Thermocouple reading using PROP up to 2300F

I am working on building a programmable heat treat oven for knives and need a way to accurately measure the temperature inside the oven +/- a few degrees Fahrenheit. I am leaning towards the K or N type thermocouple for the price, but the R or B type looks to be better suited, but more expensive. Been reading about different single IC's that can connect a thermocouple directly to the IC and give a reading, but most I have seen go up to 700F or 1250F which is just not high enough. The MAX31855 looks promising which can do up to 700C on a K type but would it looks like it would require I go with a more expensive thermocouple which can do the higher temperatures, but struggle at the lower temps...or maybe I read that wrong.

The temperature range I am looking to accurately read is between 200 and 2300F. Most common will be between 400 and 2000F

Is this the best IC for what I am looking to do? Any suggestions on which thermocouple I should go with? Thanks for any help in advance!


  • @eagletalontim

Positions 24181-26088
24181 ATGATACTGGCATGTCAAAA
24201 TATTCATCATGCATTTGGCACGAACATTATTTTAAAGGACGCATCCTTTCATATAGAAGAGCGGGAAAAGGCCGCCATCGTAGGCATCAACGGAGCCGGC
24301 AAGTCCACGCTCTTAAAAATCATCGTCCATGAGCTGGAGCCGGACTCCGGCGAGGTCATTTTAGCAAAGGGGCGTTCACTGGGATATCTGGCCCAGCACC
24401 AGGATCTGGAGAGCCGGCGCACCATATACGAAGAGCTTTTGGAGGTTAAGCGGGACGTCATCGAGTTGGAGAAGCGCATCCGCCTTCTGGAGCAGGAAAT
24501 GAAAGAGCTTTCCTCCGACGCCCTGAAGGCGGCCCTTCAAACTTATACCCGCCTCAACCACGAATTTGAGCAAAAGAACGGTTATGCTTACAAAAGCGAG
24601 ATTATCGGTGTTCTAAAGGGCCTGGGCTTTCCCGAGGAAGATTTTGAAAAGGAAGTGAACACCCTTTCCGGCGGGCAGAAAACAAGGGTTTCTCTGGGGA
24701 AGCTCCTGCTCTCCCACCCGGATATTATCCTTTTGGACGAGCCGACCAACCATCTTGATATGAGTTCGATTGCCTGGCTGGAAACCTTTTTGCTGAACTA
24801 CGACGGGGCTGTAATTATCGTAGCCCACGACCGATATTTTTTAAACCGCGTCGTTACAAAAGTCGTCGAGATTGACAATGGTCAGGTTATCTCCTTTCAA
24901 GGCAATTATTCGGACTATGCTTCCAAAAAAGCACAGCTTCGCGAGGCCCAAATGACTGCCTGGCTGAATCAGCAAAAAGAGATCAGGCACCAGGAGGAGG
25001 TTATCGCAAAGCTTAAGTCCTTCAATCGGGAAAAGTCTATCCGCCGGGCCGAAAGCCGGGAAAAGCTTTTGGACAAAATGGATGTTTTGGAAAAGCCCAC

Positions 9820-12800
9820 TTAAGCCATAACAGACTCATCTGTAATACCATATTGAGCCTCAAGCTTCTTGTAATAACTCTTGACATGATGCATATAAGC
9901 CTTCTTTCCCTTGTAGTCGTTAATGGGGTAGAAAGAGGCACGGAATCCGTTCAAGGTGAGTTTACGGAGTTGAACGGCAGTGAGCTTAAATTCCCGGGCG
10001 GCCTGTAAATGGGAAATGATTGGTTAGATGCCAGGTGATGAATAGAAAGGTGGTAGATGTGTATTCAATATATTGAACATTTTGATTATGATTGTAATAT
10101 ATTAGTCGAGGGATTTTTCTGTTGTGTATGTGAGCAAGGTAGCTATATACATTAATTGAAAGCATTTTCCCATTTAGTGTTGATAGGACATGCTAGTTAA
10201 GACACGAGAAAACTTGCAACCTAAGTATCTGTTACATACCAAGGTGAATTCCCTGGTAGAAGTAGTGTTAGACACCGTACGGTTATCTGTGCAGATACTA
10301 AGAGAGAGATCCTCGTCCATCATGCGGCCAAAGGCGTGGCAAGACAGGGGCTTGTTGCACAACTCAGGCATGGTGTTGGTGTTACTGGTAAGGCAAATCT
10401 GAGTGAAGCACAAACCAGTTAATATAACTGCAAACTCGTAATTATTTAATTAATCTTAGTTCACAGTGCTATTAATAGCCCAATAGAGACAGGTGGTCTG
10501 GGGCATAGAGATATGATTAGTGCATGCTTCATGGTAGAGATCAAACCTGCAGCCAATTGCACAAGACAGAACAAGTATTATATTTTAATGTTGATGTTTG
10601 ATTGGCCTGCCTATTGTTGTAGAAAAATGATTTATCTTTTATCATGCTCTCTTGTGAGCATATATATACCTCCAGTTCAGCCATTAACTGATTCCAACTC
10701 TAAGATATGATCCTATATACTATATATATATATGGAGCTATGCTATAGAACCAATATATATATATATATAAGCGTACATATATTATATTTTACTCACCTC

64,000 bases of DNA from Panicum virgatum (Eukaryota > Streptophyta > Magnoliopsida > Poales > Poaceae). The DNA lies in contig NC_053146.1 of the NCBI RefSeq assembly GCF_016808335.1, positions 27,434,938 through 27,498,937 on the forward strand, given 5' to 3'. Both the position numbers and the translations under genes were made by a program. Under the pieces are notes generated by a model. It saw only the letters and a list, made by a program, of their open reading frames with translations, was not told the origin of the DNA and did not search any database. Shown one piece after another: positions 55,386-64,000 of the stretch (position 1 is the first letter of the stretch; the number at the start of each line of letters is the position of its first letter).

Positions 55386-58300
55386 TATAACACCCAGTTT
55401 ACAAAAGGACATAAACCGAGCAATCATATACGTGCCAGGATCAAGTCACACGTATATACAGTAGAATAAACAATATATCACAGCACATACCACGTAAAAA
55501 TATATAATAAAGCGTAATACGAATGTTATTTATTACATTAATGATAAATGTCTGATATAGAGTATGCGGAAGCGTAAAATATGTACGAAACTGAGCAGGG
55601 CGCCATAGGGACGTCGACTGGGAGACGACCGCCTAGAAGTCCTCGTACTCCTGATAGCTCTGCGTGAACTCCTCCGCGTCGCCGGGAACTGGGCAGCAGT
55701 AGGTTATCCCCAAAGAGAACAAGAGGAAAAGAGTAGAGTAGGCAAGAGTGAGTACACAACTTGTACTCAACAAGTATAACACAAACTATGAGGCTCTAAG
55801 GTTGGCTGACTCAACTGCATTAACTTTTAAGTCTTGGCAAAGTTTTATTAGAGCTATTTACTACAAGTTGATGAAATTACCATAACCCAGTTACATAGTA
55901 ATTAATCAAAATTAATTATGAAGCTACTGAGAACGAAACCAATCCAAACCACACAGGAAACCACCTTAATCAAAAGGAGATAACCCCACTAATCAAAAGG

I've used a K-type with a MAX31856 (driver), though not nearly as high temps as you're doing :smile: ...only at kitchen oven temps.
    The datasheet has a table that lists K-type range as -200 to 1372C, which looks to cover your expected range.
  • Type R & S thermocouples tend to be fussy. I've used them, but would suggest that you avoid going there if you can. For what I was doing (in the same temp ranges you are contemplating), they were just added expense and drama so I went back to K's and they worked fine. If I was doing this over again, I'd be inclined to use Type N just to play with it.

    The K/N range is specified as -200 to 1300C, but there are caveats. Nickle undergoes a voltalic discontinuity around its Curie point. If you're "just passing thru" to another temperature, this may not be an issue, but getting accurate readings right around that Curie zone gets tricky. Likely not an issue for you.

    If you happen to have access to a TIG welder, you can make your own thermocouples using just Type K extension wire. I used a jig to position the wires and then zapped them gently with the TIG under argon. You can make a half dozen of these for the price of one store-bought bead-type K, and the accuracy is comparable. This TIG trick also works a treat to eliminate splices using M/F connectors. Every one of those darned things introduces noise/bias whereas a welded same-to-same wire gives you a clean signal without mechanical/electrical artifacts.